Trump federal indictment: How serious are obstruction charges?


(NEW YORK) — Of all of the federal charges that former president Donald Trump and his aide Walter Nauta face in the investigation into the alleged mishandling of top secret government documents, obstruction is one of the most serious, according to legal experts.

Claire Finkelstein, the founder and faculty director of the Center for Ethics and the Rule of Law (CERL), at the University of Pennsylvania’s Annenberg Public Policy Center, noted that the obstruction charges in the indictment against Trump and his aide carry as much serious weight as the charges related to keeping the top secret documents, with a maximum penalty of 20 years in prison.

Finkelstein told ABC News this was not surprising, as the federal government has always treated allegations of interfering with any investigation seriously and often spearhead these kind of probes.

“You can see it as the most important charges, as protecting the rule of law goes,” she said.

Finkelstein said an obstruction charge can cover a broad change of alleged activities from as simple as lying to investigators to as major as destroying evidence. But it all comes down to one clear allegation, she said: That the accused deliberately interfered with an ongoing criminal investigation.

“[U.S. Code] 1001 is lying to investigators. Very, very often you find 1001 charges filed in federal court,” she said.

Vida Johnson, an associate professor of law, at Georgetown University, told ABC News that federal prosecutors will seek an indictment on obstruction when they have evidence the subject knows they are part of an investigation.

“This is sort of the classic type of crime where people say the cover-up is worse than the crime,” she said. “The idea that you would cover up, that is the type of thing that prosecutors always look for.”

Trump allegedly ordered Nauta, his attorneys and other staff members to move boxes of government documents, some of which included nuclear information and information regarding other nations, to his Mar-a-Lago estate after leaving office, according to the federal indictment. The boxes were allegedly kept in disarray in unsecured locations including a ballroom and bathroom, according to investigators.

After he was subpoenaed, Trump allegedly had his attorneys falsely sign an affidavit that all of the documents were returned, according to federal prosecutors.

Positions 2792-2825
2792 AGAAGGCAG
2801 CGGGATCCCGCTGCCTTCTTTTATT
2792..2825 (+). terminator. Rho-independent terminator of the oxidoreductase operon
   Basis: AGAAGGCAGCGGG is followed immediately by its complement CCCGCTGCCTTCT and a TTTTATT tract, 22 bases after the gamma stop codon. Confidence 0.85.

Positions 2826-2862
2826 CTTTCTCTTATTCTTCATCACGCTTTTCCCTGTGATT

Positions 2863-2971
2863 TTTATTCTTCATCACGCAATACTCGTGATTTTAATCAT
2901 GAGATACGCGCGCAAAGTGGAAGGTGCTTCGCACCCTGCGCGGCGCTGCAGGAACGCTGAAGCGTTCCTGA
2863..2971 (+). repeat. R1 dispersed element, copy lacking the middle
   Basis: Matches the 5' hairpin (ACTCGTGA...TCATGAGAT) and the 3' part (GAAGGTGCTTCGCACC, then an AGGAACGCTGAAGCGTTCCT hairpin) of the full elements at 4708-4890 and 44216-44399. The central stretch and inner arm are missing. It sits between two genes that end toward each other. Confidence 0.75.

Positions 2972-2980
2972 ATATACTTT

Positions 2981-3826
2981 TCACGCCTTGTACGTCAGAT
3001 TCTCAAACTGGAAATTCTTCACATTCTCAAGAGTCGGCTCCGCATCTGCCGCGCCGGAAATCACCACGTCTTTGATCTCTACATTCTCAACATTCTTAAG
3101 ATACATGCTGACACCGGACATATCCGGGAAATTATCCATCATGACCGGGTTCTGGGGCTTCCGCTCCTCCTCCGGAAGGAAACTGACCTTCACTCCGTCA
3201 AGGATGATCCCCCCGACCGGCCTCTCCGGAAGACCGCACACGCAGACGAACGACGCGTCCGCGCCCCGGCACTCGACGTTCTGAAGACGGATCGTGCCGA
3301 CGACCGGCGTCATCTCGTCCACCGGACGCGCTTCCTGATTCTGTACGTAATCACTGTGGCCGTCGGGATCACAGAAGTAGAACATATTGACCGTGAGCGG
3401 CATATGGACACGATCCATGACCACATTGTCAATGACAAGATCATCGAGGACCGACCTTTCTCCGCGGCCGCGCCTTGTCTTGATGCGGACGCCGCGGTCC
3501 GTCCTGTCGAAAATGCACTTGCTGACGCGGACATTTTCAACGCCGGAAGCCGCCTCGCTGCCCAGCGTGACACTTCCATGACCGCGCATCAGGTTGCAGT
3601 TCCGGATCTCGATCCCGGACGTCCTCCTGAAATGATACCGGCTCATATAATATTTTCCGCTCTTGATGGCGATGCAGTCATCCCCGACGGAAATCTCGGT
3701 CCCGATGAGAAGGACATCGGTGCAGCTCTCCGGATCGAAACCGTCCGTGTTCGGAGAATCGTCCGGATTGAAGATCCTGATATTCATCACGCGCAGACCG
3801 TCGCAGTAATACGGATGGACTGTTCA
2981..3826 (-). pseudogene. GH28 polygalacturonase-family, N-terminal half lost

Trump, who is scheduled to be arraigned Tuesday in Miami, has repeatedly denied any wrongdoing and accused federal prosecutors of a political “witch hunt.”

“We did absolutely nothing wrong. … It’s a disgrace what’s happening,” he said at a campaign event on Saturday.

Finkelstein noted that obstruction can be charged against individuals who aren’t the main focus of a federal investigation.

“Even if you were a bystander and saw something like documents being taken away, if you deliberately lie to investigators, you’re liable,” she said.

Nauta allegedly lied to investigators when he denied having knowledge about the location and movement of the documents before Trump provided them to authorities even though there were alleged communications between himself, Trump and other staffers about previously moving the boxes of documents, the indictment said.

Trump has defended Nauta and the aide accompanied the former president during campaign events over the weekend.

Finkelstein said that prosecutors tend to gather as much evidence as possible to make a strong case before a grand jury and trial jury. Finkelstein said Special Counselor Jack Smith and his team would be very thorough given this is a major investigation that concerns national security and a former head of state.

Trump’s indictment references recorded conversations where he allegedly admits to knowing the documents at Mar-a-Lago were classified, text messages about the alleged movement of the documents and testimony from witnesses.

Finkelstein said the government will stress their obstruction case is based on the fundamental idea that no one is above the law.

“If the government can’t rectify those basic rule of law violations, or wrongdoings…then we have damaged quite a profound component of the rule of law,” Finkelstein said.

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